Development of a Method and Device for High-Pressure Optical Access for Studying Multiphase Flow Phenomena, 18-9142

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Principal Investigator
Andre M. Barajas (J. Chris Buckingham)

Inclusive Dates:  06/01/99 - 01/01/02

Background - The most effective technique for understanding the behavior of multiphase flow and fluid flow, in general, is visual inspection. Having a visual account of flow phenomena leads to a level of understanding that could never be achieved using only 'blind' instrumentation. Images and video convey information to the client in ways that can be more easily understood to help them fully appreciate the value and quality of the funded research. To reduce the risk of applying laboratory data to full-scale systems, the oil and gas industry is demanding more field-like conditions for research projects. Laboratory facilities are required to operate at higher flow rates and elevated pressures which has limited techniques for studying fluid flow phenomena under these conditions. A high-pressure optical access device would be extremely useful for these applications.

Approach - The objective of this project is to develop an instrument for effectively observing fluid flow phenomena in high-pressure environments. The approach was to review the needs of past projects and future opportunities and to review existing hardware that can be modified to fit the specifications. A device was designed, fabricated, and tested in facilities that included the Multiphase Flow Facility. The first illustration shows a video of a hydrate slurry flowing intermittently toward the camera, with hydrate deposition on the pipe wall. The videos may be viewed by clicking on the hyperlink in the illustrations captions.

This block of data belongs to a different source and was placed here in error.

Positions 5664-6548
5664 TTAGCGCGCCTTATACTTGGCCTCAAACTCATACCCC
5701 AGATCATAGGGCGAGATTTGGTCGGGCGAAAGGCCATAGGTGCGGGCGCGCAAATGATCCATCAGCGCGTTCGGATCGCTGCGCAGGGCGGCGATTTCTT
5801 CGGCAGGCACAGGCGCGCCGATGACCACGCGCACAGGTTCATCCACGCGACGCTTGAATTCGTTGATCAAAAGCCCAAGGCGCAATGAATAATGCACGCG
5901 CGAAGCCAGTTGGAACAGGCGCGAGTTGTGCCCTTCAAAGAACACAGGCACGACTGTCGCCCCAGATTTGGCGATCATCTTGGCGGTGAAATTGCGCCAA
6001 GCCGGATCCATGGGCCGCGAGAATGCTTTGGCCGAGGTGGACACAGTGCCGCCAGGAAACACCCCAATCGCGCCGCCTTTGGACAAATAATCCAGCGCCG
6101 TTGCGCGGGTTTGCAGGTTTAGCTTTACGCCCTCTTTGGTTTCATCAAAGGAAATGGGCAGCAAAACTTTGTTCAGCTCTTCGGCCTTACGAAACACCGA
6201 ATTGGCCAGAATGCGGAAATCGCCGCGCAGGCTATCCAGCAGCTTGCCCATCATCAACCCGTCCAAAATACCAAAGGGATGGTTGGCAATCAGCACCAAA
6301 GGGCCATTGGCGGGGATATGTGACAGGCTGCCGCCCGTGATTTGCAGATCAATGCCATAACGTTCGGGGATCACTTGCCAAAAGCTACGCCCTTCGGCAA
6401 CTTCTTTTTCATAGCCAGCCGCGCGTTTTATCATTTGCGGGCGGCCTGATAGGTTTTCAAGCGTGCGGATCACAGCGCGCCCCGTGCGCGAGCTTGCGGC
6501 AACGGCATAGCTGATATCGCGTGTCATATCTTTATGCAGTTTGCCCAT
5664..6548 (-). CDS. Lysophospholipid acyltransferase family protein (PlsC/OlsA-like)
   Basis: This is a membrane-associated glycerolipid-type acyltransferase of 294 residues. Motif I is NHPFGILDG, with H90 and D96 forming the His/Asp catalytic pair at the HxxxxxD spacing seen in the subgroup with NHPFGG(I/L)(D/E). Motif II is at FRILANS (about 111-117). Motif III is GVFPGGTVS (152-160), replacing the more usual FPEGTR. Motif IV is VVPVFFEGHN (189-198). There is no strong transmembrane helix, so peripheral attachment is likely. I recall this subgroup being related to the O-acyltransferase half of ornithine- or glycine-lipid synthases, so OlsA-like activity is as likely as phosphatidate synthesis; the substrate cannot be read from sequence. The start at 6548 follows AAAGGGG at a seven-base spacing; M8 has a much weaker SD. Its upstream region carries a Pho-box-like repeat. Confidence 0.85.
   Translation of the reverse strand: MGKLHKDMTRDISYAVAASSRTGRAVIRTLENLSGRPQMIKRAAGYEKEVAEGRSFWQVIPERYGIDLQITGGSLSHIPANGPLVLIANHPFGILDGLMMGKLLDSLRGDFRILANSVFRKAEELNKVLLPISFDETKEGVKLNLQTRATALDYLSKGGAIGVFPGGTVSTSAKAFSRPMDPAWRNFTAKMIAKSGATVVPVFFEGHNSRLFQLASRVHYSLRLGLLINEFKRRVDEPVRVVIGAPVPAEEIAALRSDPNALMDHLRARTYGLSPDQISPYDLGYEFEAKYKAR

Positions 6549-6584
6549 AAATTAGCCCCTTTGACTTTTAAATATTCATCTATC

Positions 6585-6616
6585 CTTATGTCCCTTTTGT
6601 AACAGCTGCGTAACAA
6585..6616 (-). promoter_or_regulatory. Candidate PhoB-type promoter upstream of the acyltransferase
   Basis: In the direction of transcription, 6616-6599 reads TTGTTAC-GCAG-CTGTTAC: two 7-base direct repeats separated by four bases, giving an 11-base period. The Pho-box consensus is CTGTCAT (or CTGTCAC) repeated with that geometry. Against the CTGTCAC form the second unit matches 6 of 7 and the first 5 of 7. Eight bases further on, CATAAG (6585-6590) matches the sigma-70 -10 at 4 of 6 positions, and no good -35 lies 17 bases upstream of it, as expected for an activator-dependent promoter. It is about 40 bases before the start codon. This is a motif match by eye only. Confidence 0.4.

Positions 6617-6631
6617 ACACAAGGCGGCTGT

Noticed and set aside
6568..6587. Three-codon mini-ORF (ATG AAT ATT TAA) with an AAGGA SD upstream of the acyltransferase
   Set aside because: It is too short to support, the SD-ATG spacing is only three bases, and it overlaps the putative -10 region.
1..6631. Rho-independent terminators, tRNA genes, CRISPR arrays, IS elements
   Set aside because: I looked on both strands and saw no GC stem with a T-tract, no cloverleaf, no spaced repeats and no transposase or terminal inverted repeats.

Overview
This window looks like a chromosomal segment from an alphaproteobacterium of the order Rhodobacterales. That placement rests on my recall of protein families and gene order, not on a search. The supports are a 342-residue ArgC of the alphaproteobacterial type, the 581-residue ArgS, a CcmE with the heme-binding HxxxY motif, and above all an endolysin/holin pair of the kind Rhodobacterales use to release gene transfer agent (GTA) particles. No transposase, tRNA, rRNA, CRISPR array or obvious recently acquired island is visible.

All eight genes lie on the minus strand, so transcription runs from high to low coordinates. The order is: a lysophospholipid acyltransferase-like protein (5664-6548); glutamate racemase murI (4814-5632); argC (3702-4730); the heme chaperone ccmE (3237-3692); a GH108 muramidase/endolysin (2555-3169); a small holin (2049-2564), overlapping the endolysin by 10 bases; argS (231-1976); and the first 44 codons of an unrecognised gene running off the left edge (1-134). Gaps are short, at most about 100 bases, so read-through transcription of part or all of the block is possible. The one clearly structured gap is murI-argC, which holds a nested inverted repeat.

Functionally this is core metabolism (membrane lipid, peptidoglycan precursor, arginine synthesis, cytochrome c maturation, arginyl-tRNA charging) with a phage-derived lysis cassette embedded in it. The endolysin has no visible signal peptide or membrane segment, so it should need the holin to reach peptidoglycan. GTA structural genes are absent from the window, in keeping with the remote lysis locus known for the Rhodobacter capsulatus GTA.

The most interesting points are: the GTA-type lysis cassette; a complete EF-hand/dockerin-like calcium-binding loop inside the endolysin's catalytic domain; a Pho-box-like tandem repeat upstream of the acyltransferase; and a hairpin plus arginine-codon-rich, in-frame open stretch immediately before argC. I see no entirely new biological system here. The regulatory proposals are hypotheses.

Accomplishments - A system has been developed that allows for optical access in high-pressure (up to 3,600 psig) piping systems. The system can be inserted and extracted from a pipeline while the pipeline is pressurized. The system consists of:

  • A pressure-containing probe (approximately 0.5-inch diameter) that is inserted into the pipe and allows for optical access through a sapphire window.
  • A lightweight insertion device that allows the pressure-containing probe to be inserted into and extracted from a pressurized pipeline at pressures up to 3,600 psig.
  • A cleaning system that allows the sapphire window to be cleaned while the probe is installed in the pipeline. The second illustration shows a high-speed video recording of water being injected through the cleaning system to remove solid contaminants on the sapphire viewing window.
  • A borescope with a zoom lens inserted inside the pressure-containing probe.
  • A progressive scan CCD video camera attached to the borescope.
  • Several metal-halide light sources with a 'Y'-light pipe to combine more than one light source for increased lighting intensity.
  • A standard video monitor and a computer-controllable videotape recorder to monitor and capture video images.

Click here for video clip (2,599KB)

Intermittent hydrate flow in a 3-inch test section. This video shows a 'hydrate slurry' flowing intermittently toward the camera, with hydrate deposition on the pipe wall

Click here for video clip (1,035KB)

Window cleaning system. This high-speed video shows contaminants being removed from the sapphire window

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